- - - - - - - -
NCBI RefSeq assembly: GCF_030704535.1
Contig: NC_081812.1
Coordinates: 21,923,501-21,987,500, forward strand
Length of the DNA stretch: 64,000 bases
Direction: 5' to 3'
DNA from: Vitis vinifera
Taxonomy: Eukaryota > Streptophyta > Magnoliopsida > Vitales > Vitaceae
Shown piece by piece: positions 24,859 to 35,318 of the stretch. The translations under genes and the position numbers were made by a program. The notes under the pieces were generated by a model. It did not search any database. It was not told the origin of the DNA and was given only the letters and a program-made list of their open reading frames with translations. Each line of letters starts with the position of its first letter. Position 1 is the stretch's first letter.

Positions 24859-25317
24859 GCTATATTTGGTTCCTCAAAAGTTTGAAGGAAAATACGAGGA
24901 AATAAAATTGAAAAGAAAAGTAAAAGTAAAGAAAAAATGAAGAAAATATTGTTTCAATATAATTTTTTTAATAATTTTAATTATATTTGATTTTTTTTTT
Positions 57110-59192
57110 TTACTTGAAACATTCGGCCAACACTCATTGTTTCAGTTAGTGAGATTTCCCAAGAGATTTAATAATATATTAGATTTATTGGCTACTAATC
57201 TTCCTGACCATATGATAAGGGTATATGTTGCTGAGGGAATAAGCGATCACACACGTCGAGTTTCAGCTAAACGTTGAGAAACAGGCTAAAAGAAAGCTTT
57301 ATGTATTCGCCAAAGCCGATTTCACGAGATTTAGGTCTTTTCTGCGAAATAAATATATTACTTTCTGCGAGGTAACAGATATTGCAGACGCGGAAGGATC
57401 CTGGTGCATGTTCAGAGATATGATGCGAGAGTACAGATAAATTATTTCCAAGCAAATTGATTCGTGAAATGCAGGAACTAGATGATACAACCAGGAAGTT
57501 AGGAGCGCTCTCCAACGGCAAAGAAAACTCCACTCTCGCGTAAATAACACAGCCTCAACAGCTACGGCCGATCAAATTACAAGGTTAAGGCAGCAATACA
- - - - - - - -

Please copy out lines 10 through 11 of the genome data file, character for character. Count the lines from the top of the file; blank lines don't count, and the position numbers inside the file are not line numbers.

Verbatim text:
24859 GCTATATTTGGTTCCTCAAAAGTTTGAAGGAAAATACGAGGA
24901 AATAAAATTGAAAAGAAAAGTAAAAGTAAAGAAAAAATGAAGAAAATATTGTTTCAATATAATTTTTTTAATAATTTTAATTATATTTGATTTTTTTTTT